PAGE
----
In the light beam scanning device according to the present invention, either the same or a different deflecting surface of the deflector may be used at the time of forward and return motion thereof. When one and the same deflecting surface is used, an image reversing device such as an image rotator is placed between the deflector and the image-forming optical system at either forward or backward rotation to reverse the light beam deflecting direction so that the unidirectional scanning operation can be attained on the scanning surface. The abovementioned image rotator may be dispensed with by the use of a different deflecting surface in each of the forward and backward motion of the deflector. In more detail, when the reflecting surface of the deflector is in parallel with its rotational axis, the light beam scanning device is so constructed that the first deflected light beam plane to be formed with lapse of time by the light beam immediately after it is deflected by the first deflecting surface of the deflector at its forward motion and the second deflected light beam plane to be formed with lapse of time by the light beam immediately after it is deflected by the second deflecting surface different from the first deflecting surface at the backward motion of the deflector may be placed at symmetrical positions with respect to the rotational axis (oscillatory axis) of the deflector, whereby the image rotator can be dispensed with. In order to construct the device as such, an angle to be formed by the light beam incident on the first deflecting surface and the light beam incident on the second deflecting surface is set approximately π-2α, provided that an angel formed by the first and second deflecting surfaces is α.

Also, considering a case of the so-called "roof mirror" construction, wherein the reflecting surface of the deflector is not in parallel with its rotational axis, i.e., in case the deflector is formed of two deflecting surfaces, an angle which the light beams impinging onto the first and second deflecting surfaces forms with each of these deflecting surfaces within a plane including the rotational axis of the deflector is mutually equal, and the angle is set α, the light beam plane to be formed by the light beam immediately after it is deflected by the first deflecting surface and the light beam plane to be formed by the light beam immediately after it is deflected by the second deflecting surface can be made parallel to each other by setting the angle formed by the first and second deflecting surfaces to be 2β. Accordingly, when such roof mirror deflector is used, the light beam reflected by the deflector can be directly led to the image-forming optical system, as compared with the deflector having its deflecting surfaces provided in parallel with its rotational axis.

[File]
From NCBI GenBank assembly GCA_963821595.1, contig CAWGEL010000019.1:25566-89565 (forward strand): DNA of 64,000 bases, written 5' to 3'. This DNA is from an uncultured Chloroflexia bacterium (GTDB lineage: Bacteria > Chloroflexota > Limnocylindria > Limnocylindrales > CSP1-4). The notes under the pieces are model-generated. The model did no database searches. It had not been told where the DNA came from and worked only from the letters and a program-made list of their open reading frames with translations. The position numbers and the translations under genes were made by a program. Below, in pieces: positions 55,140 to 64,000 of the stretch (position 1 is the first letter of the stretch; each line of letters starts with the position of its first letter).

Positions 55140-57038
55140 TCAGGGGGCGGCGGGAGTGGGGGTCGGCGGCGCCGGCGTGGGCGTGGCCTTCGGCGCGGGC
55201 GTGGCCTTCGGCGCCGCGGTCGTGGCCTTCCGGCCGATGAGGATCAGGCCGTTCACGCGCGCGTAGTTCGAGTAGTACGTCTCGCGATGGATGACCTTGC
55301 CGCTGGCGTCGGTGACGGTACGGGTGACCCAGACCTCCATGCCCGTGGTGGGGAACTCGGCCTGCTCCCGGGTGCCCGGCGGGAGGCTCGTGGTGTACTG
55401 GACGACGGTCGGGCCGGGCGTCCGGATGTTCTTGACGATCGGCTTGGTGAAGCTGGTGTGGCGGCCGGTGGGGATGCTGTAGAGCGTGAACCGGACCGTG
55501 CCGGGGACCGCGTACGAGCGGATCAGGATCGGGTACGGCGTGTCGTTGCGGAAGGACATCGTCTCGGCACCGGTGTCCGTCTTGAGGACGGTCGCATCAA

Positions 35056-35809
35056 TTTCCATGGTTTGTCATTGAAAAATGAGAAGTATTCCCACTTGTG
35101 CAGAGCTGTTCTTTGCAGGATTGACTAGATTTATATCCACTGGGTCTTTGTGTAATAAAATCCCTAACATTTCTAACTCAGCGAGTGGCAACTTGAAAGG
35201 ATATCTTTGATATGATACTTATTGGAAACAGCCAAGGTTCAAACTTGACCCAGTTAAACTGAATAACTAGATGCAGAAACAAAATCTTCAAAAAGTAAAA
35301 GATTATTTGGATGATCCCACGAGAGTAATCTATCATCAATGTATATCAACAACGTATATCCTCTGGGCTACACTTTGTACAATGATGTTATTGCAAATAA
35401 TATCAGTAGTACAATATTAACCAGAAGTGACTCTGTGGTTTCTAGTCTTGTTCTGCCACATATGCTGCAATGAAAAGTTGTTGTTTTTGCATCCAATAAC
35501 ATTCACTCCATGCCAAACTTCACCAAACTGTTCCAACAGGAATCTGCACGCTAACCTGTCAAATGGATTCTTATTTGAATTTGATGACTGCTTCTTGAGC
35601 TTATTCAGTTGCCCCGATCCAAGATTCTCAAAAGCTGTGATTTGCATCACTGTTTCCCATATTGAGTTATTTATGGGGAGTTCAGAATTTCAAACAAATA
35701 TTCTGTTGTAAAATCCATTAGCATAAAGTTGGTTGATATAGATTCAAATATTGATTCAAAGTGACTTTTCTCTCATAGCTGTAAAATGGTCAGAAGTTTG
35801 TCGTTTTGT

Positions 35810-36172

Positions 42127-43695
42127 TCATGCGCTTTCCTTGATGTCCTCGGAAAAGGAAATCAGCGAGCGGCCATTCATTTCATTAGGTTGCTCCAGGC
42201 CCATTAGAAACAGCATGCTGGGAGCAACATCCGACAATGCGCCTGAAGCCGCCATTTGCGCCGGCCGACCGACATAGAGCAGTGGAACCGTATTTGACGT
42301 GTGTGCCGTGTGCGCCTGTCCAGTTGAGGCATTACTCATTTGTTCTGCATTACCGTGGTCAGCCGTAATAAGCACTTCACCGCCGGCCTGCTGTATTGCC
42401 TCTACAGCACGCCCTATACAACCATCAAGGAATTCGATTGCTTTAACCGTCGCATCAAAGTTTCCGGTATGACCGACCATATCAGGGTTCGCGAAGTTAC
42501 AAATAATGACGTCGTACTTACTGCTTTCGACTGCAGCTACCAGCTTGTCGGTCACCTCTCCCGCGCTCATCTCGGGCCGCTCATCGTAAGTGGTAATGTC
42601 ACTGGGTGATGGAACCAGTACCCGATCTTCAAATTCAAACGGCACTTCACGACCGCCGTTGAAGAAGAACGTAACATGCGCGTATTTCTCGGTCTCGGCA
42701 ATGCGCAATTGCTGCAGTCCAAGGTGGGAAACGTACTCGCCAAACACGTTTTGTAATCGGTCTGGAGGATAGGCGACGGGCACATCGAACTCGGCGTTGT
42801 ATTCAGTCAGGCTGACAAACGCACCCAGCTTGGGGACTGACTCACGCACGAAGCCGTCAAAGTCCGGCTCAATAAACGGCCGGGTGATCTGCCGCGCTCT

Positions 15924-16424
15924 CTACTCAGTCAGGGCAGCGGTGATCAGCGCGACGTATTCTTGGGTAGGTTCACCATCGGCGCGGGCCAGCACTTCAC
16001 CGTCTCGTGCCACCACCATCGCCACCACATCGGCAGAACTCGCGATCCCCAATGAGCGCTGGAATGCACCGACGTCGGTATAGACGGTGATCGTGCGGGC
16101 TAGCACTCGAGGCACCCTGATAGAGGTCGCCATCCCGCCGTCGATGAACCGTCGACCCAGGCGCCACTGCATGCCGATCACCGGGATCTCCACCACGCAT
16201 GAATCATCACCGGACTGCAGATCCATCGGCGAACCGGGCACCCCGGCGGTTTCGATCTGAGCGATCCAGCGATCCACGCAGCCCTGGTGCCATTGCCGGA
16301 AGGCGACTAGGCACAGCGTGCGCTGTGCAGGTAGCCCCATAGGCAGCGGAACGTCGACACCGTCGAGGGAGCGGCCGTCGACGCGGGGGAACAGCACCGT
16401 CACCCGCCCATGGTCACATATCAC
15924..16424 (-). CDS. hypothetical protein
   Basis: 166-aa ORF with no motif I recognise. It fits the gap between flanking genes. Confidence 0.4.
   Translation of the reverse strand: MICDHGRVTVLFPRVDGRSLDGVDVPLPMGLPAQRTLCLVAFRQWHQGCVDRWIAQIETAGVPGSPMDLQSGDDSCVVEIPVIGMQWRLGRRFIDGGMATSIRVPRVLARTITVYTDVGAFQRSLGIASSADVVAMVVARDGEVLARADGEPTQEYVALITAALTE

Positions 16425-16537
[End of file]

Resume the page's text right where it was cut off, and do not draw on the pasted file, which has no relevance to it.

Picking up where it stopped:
A preferred embodiment of the light beam scanning device of the present invention to be described later comprises a deflector having at least two deflecting and reflecting surfaces and rotationally vibrating with equal rotational characteristic at its forward and return motions, an image-forming optical system for scanning which is interposed between the deflector and a scanning surface, a light source section which projects a light beam onto the first deflecting surface of the deflector at its forward motion and projects a light beam onto the second deflecting surface thereof at its return motion, and a transmitting optical system to lead the first deflected light beam deflected by the first deflecting surface and the second deflected light beam deflected by the second deflecting surface. In such device, the first deflected light beam plane to be formed with time lapse by the light beam immediately after it is deflected by the first deflecting surface and the second deflected light beam plane to be formed with time lapse by the light beam immediately after it is deflected by the second deflecting surface are placed at substantially symmetrical positions with respect to the rotational axis of the deflector.

Another preferred embodiment of the light beam scanning device to be described later comprises a deflector having at least two deflecting and reflecting surfaces and rotationally vibrating with equal rotational characteristics at its forward and return motions, an image-forming optical system for scanning which is interposed between the deflector and a scanning surface, and a light source section which projects a light beam onto the first deflecting surface of the deflector at its forward motion and projects a light beam onto the second deflecting surface thereof at its return motion. In this device, the deflecting surface of the deflector is inclined with respect to its rotational axis, and the light beam deflected plane to be formed by the light beam immediately after it is deflected by the first deflecting surface and the light beam deflected plane to be formed by the light beam immediately after it is deflected by the second deflecting surface are made mutually parallel, in which state the light beam is projected into the image-forming optical system. It is desirable in the light beam scanning device according to the present invention that the light beam to be projected onto the deflecting surface be projected in parallel with the plane which the normal line of the deflecting surface forms in accordance with the deflection. Although the light beam to be projected into the image-forming optical system should be a parallel beam, it is not necessary that the high beam is made parallel at the time of its incidence into the deflector, but it is sufficient that the light beam is brought to the parallel state at the time of its incidence into the image-forming optical system.